Jump to content
Ultimaker Community of 3D Printing Experts
Sign in to follow this  
kris

Idea on underextrusion

Recommended Posts

Hi everyone,

I have got an idea that I would like to share here, again on the topic of underextrusion. I did not think it all the way through but figured it makes sense to share it anyway.

I remember that my underextrusion started in the middle of a print and from what I have understood and read on the forum this is what happens mostly.

Part of the extruder (Part Nr. 1309-Z2P-B) is PTFE. I also recall that PTFE, or Teflon, has a very large coefficient of thermal expansion.

So I downloaded the files and did a quick FE-analysis of the piece under temperature.

I am attaching the results for everyone to examine. I guess teflon is used to reduce friction. But to me it looks as if the deformation might cause a wedge shaped filament. The feeder might have serious trouble pushing that material down the nozzle, especially if it cools partially.

Regards,

Kris

picture1.jpg

picture2.jpg

picture3.jpg

 

Share this post


Link to post
Share on other sites

Interesting FE mode I have a coupler of questions:

How did you measure the force the spring exerts on the coupler?

What is the temperature of the coupler at the spring/coupler interface?

Did you detect any deformations at the coupler heated nozzle interface?

Thanks for the post!

 

Share this post


Link to post
Share on other sites

Hi Aaron,

All in all my boundary conditions are very simple for the first analysis. I didn't measure the force from the spring. I simply assumed that it holds down the coupler perfectly. I also used a uniform temperature distribution on the coupler.

I just redid the analysis with the major components of the extruder included (and a contact algorithm betwwen those components). In addition to expanding on the top, the PTFE coupler will expand inwards further down. Here it has nowhere to go because it is held together by the metallic nut. The channel diameter for the filament will decrease from 3.2mm to 3.0mm.

I cannot say if this has any influence on the performance of the extruder. But if the filament assumes the form of the expanded coupler, it might experience a form fit with the coupler. This could potentially be a problem during retraction because the feeder will not be able to pull out the front part of the filament. Pressure on the nozzle with be reduced, but the behaviour of the filament might be very unpredictable after that.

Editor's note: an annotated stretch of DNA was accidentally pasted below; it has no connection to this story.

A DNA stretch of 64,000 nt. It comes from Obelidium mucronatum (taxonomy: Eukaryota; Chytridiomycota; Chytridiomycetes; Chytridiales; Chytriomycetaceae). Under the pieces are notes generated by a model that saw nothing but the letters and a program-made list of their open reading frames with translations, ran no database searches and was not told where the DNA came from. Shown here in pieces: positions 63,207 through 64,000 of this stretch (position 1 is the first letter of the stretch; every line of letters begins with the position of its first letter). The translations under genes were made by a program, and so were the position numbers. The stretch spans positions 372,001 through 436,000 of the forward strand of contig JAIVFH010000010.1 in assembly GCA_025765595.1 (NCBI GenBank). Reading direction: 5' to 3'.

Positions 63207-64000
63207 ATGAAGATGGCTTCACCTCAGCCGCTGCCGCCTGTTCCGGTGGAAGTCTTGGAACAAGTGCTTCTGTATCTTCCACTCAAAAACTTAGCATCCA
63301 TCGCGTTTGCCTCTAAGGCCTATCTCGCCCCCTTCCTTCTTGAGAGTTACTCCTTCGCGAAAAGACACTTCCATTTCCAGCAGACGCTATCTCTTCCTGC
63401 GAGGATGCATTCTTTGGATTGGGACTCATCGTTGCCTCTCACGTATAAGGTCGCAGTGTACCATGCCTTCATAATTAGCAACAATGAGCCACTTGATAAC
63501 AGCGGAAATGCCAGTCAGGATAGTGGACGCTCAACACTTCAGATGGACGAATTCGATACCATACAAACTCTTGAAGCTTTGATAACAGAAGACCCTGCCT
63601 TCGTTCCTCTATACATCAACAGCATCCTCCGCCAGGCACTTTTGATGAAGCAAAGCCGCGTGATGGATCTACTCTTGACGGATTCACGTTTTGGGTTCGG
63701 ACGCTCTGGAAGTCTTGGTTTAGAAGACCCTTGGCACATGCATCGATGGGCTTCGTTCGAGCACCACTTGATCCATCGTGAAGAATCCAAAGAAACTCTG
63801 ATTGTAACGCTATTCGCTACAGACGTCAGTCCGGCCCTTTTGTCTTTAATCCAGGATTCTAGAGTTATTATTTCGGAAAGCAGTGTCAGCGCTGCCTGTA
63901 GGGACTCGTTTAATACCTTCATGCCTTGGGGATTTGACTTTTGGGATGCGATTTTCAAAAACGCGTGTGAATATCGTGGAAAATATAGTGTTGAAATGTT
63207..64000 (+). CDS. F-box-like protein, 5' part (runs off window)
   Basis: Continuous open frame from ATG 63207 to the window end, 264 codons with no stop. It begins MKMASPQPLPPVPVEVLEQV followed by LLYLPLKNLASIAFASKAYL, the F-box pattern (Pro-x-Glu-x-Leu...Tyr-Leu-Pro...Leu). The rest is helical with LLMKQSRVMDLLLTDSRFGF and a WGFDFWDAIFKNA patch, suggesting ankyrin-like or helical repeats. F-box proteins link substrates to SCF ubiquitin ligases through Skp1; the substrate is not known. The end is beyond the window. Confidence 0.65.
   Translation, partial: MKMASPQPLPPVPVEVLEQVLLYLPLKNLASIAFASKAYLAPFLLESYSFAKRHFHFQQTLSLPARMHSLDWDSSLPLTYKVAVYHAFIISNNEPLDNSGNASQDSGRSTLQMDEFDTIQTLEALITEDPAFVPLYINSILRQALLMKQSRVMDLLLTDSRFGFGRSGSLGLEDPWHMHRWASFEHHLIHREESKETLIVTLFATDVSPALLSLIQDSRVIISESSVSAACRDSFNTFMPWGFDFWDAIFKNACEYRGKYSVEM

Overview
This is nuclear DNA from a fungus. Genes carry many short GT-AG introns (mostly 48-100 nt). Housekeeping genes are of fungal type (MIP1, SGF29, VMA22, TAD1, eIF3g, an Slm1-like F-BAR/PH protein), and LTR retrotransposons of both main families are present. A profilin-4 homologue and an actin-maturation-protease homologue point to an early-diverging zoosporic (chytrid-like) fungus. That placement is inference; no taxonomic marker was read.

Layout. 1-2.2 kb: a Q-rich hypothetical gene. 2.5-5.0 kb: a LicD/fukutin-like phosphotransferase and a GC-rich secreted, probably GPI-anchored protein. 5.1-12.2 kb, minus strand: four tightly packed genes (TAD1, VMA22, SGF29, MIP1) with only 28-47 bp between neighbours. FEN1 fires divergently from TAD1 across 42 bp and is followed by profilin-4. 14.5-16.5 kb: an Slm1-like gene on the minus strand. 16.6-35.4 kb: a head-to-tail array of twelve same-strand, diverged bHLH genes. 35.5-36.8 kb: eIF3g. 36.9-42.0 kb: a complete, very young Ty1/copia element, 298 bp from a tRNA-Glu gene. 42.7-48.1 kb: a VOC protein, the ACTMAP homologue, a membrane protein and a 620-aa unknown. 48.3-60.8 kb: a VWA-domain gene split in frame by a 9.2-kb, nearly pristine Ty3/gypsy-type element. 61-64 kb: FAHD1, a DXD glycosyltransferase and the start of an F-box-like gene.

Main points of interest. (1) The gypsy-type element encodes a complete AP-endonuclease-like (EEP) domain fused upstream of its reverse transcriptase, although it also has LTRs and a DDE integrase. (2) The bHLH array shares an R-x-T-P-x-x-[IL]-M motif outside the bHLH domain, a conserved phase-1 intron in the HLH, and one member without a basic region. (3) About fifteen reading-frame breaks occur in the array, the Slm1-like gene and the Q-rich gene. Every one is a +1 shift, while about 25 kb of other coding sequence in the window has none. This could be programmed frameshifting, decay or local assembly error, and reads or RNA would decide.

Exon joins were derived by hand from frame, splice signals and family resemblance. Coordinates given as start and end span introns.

Regards,

Kris

picture4.jpg

picture5.jpg

 

Share this post


Link to post
Share on other sites

I had to take apart my nozzle assembly yesterday so I did some measuring of the components.

The outside diameter of the thick part of the teflon piece is about 11.1 mm when the nozzle has been at 260C for some time compared to 11.0-11.05 mm when the nozzle assembly is taken apart.

The temperature of the teflon piece is about 50 C when the nozzle is at 260 C.

I can not see any major gradient in the temperature in the teflon piece with my thermal camera, but the resolution is a bit low for this kind of measurements.

The force of the spring is about 1.5kg when compressed as when assembled, measured using kitchen scale.

The lower part of the teflon has a tight fit in on my machine, so if it has to expand it can not increase in diameter.

 

Share this post


Link to post
Share on other sites

Interesting simulation, I think PLA is pretty solid still at 50C, at 60C though it can deform a little. Can you show a temperature plot and not a displacement plot? I see what you mean about the pumping action, sort of like chewing gum.

 

Share this post


Link to post
Share on other sites

Can you not heat up the Hot end then push the filament through by end?

Surely this would indicate is the Teflon is the source of the problem?

 

I am not really sure what you mean. If I heat up the nozzle I can also push through the filament manually.

 

Interesting simulation, I think PLA is pretty solid still at 50C, at 60C though it can deform a little. Can you show a temperature plot and not a displacement plot? I see what you mean about the pumping action, sort of like chewing gum.

 

I have so far only applied a constant temperature to the entire setup, because it is easier to simulate. The heat is however only generated by the nozzle. I will try to redo the calculation to see what the temperature gradient is.